Three years old, eh? Well, with any luck, you’ll leave here with a clean bill of … uh-oh. I can see one problem already. Have you seen these tax hikes?
Let’s see … five, 10, 15 … 18 tax hikes in all. Hardly seems wise, considering the fragile health of the economy, but there they are.
There’s the tax on individuals who don’t purchase health insurance. That’ll cost $55 billion over the next decade. I also see a 40 percent excise tax on “Cadillac” health plans costing more than $10,200 for individuals and $27,500 for families. It’ll be $111 billion for that between 2018 and 2022. And several smaller ones, such as limiting the amount people can set aside in their flexible spending accounts. $4.5 billion there from 2011 to 2022.
It all adds up, Obamacare. And it’s not healthy.
Hate to tell you this, but it gets worse. See this? That’s the number of people who are going to lose their current health insurance because of you. Not thousands, but millions. Seven million, according to the Congressional Budget Office (CBO). And this isn’t guesswork; it’s already happening.
Take Universal Orlando, which recently announced that it won’t continue to cover its part-time workers. Why? Not because they’re mean-hearted. Because they can’t afford it. Your prohibition of annual benefit limits beginning next year is making Universal’s health plans too expensive. Word is, this will affect about 500 Universal employees.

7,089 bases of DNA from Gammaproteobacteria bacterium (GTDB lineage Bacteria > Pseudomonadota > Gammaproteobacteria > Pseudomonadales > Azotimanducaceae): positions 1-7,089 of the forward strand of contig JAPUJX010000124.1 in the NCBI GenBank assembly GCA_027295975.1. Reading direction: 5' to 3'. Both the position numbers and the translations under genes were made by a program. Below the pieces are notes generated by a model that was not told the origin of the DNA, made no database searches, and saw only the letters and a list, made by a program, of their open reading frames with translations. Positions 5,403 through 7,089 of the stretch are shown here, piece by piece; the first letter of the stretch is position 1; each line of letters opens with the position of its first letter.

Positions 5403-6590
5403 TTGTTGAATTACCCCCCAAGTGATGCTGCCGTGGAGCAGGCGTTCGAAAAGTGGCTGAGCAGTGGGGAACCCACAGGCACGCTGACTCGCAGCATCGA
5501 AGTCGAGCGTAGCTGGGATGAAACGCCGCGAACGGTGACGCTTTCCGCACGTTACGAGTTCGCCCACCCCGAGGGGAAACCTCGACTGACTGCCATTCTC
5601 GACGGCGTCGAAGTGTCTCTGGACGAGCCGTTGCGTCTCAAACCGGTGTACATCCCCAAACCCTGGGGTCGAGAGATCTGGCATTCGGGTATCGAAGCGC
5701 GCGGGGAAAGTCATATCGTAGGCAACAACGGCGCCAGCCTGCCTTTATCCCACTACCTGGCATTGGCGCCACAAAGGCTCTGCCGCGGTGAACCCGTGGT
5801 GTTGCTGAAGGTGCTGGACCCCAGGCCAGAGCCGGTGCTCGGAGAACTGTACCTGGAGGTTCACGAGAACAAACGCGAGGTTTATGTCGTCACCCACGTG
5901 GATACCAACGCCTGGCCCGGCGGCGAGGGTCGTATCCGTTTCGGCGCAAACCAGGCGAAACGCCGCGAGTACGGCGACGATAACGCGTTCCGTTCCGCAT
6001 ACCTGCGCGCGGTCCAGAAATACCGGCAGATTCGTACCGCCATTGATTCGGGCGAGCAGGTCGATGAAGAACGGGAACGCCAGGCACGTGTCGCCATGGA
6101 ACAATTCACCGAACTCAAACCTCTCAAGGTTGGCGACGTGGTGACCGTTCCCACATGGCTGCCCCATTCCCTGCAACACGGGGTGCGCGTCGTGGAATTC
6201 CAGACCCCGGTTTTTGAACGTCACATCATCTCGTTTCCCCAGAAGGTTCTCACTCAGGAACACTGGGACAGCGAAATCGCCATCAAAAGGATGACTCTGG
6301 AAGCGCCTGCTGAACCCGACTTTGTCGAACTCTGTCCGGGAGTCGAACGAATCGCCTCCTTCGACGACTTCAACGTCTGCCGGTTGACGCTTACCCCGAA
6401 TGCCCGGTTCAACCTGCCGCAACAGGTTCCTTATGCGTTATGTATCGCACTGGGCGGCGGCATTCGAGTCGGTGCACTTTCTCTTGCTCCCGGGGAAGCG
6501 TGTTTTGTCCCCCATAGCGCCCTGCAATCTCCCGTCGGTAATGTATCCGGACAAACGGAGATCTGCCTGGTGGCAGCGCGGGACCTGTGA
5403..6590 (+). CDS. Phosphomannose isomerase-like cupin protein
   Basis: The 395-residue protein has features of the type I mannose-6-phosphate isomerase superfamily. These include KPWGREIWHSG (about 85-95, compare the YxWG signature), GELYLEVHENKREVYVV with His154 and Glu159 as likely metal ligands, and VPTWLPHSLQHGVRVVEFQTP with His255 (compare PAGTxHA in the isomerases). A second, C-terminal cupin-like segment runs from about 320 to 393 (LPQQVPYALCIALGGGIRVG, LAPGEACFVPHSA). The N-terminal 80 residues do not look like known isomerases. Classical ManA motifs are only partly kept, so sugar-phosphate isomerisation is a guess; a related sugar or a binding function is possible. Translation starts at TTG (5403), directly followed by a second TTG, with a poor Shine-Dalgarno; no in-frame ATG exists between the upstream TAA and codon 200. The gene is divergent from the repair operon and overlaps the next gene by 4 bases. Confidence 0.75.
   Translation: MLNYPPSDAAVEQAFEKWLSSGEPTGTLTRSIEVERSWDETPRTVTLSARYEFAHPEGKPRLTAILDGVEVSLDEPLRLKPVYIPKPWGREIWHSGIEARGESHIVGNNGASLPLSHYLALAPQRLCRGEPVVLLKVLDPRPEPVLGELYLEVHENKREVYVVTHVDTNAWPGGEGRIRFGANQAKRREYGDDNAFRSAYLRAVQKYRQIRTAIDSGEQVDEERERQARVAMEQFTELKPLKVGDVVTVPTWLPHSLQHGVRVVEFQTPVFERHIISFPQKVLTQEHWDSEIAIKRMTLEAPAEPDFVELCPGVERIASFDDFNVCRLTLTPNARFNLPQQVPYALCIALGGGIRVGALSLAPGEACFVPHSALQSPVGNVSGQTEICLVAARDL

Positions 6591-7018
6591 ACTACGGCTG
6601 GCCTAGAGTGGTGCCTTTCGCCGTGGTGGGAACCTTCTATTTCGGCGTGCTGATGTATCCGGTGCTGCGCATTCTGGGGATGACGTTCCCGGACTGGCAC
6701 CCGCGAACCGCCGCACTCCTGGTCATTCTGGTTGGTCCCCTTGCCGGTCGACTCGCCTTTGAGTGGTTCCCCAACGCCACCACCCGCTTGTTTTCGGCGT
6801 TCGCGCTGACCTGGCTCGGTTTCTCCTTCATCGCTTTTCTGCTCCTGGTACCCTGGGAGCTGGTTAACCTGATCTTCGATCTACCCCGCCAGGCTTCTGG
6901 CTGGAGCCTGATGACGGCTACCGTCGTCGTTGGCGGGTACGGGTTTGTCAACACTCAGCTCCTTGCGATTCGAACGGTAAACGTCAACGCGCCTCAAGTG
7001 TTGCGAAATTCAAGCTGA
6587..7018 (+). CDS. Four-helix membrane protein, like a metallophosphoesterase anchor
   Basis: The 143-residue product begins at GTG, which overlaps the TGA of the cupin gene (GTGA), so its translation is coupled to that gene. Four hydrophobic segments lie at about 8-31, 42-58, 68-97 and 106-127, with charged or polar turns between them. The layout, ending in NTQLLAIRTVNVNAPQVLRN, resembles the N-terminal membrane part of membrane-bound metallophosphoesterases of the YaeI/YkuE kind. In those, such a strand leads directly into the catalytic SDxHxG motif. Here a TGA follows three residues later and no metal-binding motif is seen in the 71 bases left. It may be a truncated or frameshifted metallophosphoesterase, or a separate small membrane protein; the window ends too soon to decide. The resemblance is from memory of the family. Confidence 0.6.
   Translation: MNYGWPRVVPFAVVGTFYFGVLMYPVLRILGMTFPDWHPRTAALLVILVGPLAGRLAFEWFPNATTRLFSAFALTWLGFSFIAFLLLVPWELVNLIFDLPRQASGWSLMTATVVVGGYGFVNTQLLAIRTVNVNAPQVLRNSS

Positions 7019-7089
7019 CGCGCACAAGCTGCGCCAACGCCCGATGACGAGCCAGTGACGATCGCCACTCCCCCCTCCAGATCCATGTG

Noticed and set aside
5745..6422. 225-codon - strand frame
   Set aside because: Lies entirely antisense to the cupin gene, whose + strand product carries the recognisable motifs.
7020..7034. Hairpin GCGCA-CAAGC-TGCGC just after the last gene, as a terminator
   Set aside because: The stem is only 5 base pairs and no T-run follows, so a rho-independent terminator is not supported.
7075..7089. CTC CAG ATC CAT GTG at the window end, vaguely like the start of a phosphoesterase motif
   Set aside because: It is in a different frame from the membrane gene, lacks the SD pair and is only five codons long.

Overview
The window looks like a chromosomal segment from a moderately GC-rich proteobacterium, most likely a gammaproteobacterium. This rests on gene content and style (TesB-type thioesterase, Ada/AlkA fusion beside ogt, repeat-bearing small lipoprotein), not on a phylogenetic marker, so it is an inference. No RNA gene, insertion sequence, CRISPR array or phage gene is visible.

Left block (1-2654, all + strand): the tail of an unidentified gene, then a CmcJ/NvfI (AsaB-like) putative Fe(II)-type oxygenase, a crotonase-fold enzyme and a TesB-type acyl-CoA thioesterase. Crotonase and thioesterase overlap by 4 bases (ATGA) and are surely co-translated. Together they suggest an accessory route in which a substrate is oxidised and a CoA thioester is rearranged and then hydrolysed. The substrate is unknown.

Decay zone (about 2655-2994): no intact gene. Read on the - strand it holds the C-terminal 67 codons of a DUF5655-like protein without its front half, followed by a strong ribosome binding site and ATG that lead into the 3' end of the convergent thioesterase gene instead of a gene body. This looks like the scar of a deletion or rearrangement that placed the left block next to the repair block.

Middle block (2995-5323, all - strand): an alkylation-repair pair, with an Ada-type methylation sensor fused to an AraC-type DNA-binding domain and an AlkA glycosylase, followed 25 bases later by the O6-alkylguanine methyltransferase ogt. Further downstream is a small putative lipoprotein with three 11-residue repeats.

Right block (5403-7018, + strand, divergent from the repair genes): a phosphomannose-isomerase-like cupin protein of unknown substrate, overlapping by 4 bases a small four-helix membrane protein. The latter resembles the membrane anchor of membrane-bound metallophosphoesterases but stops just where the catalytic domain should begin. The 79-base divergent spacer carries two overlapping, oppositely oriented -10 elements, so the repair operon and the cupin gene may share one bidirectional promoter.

Or consider the American Veterinary Medical Association in Illinois. “[M]edical coverage will end for some 17,500 Association members and thousands of their dependents at year’s end,” the group says in a news release. And there are many more to come, from other employers. Ouch.
Wait. Obamacare, didn’t you say that nobody who liked his current plan would lose it? Yes. You promised it, in fact. Repeatedly. I’d better note that in your chart here.
You may be getting uncomfortable, but we’re not done yet. Over here, there’s another serious problem: You’re hurting hiring -- and right at a time when the economy could use all the help it can get to reduce unemployment.
You don’t believe it? Look at the “Beige Book,” a report that the Federal Reserve publishes eight times a year detailing the economic activity in the Reserve’s 12 different regions. According to its most recent report: “Employers in several Districts cited the unknown effects of the Affordable Care Act as reasons for planned layoffs and reluctance to hire more staff.”
“Affordable Care Act.” That’s you.
There’s more. Good thing you’re sitting down. Turns out you’re making it more difficult to access Medicare services.